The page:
Shem finally died when Isaac was 110 and Jacob was 50. Thus, the Birthright bypassed Abraham altogether and was given directly to Isaac. It is with Isaac that the Birthright itself is mentioned directly in Scripture, for we find his twin sons, Jacob and Esau, fighting over it.

Jacob ended up obtaining the Birthright, though not without problems caused by his carnal motives. In later years, the Birthright was partitioned to Jacob's sons. He separated the Dominion Mandate from the Birthright and gave it to Judah (Gen. 29:10), leaving Joseph with the rest of the Birthright itself—primarily, the Fruitfulness Mandate (Gen. 49:22). This is confirmed in 1 Chron. 5:1, 2.

Judah’s claim to the Dominion Mandate was said to be temporary, lasting only “until Shiloh comes, and unto Him shall be the obedience of the peoples.” (Gen. 49:10). The prophecy as given is obscure, but as time passed, its meaning was clarified. The Ark of the Covenant and the tabernacle was set up in a town of Ephraim (son of Joseph), known as Shiloh (Joshua 18:1).

Later, because of the corrupt priesthood of the house of Eli, the Ark was moved from Shiloh to Jerusalem (Ps. 78:60-68). Still later, the glory of God was taken from Jerusalem because of the corruption of those priests (Jer. 7:12-14). God forsook Jerusalem “as Shiloh.” From there it was destined to find a permanent rest in the New Jerusalem, a spiritual city in which we are the temple of God (1 Cor. 3:16), and His name is written in our foreheads (Rev. 22:4).

In the end, the prophecy of “Shiloh” has become a body of people, rather than a physical location on the earth. This body of people have Christ as their Head. Together, they form “one new man” (Eph. 2:15) and are pictured as that final “temple” built upon the foundation of the apostles and prophets, and having Jesus Christ as the Chief Cornerstone (Eph. 2:20).

Ultimately, the elements of the Birthright—separated by Jacob—were destined to be re-united in Christ. He came the first time of the tribe of Judah and specifically of the seed of David in order to qualify lawfully to receive the Dominion Mandate.

In His second coming, He comes as Joseph to qualify as the recipient of the Birthright as well. For this reason, it is prophesied in Rev. 19:13 that “He is clothed with a robe dipped in blood.” He is described in this way to identify Him with Joseph, the man whose robe was dipped in blood in Gen. 37:31. This second coming is important, because it completes the work begun in His first appearance. Without a second coming, He would not be able to receive the Birthright of Joseph.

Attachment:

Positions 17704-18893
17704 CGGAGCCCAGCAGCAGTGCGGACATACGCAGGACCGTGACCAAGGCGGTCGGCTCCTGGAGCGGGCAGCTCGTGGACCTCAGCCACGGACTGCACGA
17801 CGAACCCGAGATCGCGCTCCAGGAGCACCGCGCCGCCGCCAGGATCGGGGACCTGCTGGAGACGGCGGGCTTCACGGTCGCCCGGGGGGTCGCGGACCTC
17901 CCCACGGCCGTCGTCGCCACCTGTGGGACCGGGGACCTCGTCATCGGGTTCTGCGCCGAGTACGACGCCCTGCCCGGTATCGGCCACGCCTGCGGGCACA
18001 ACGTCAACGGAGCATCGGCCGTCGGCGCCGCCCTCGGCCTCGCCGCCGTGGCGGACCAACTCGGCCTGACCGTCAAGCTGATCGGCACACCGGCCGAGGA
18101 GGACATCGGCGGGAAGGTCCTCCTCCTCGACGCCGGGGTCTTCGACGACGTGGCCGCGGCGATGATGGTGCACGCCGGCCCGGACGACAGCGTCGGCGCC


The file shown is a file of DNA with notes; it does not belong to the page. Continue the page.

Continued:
But getting back to the Dominion Mandate, Jesus' first appearance was from the tribe of Judah and of the seed of David in order to qualify Him as the lawful King of the Earth. In the end, all kings will serve Him—not unwillingly, and not by force. They will gladly serve him with rejoicing. Jesus never advocated the use of force to compel anyone to worship Him or bow before Him. Instead, He has chosen to earn their love and respect by demonstrating the love of God to all. Thus, Psalm 67:4, 5 says,

4 Let the nations be glad and sing for joy; for Thou wilt judge the peoples with righteousness and guide the nations on the earth. 5 Let the peoples praise Thee, O God; let all the peoples praise Thee.

Even so, history reveals many usurpers to the throne of the world. Jesus' right to rule the earth has been challenged from the beginning. The first major challenger was Nimrod, who was the first to conquer men and form a rival kingdom, which was called Babylon. He apparently knew the prophecies of the coming Messiah who was destined to rule the earth, and Nimrod wanted to be that Messiah.

Shem, then, left Nimrod's Babylonian Kingdom, traveling west to the land of Canaan. There he built a city which he called Salem, “Peace,” or Jeru-Salem, “City of Peace,” and set up his throne there under the title of Melchizedek, “King of Righteousness.” These two rival kingdoms, then, became the archetypes of the historical conflict between Mystery Babylon and the New Jerusalem.

Later, the Dominion Mandate was given to King David, along with the promise that the Messiah would be one of his descendants. David's throne was challenged by Absalom, who thought that he could qualify for the throne as a son of David. But Absalom was a usurper, and his character proved him to be unworthy of the Dominion Mandate.

A thousand years later, Jesus came of the lineage of David to claim His throne, but He too was challenged in the same way that Absalom challenged David. The story of David and Absalom was replayed in the story of the New Testament when the chief priests usurped the throne of Christ. But even as David had a “second coming” in which Absalom was deposed and killed, so also will Jesus Christ have a “second coming,” in which the usurpers will be deposed and their counterfeit kingdom destroyed.

At the same time, Christ will come as Joseph to re-unite the Birthright with the Scepter. At that time, the Kingdom of God will have not only a King, but also the manifested Sons of God, the first fruits of creation (James 1:18), who will rule under Christ. These will be given immortality and incorruption in the “first resurrection.”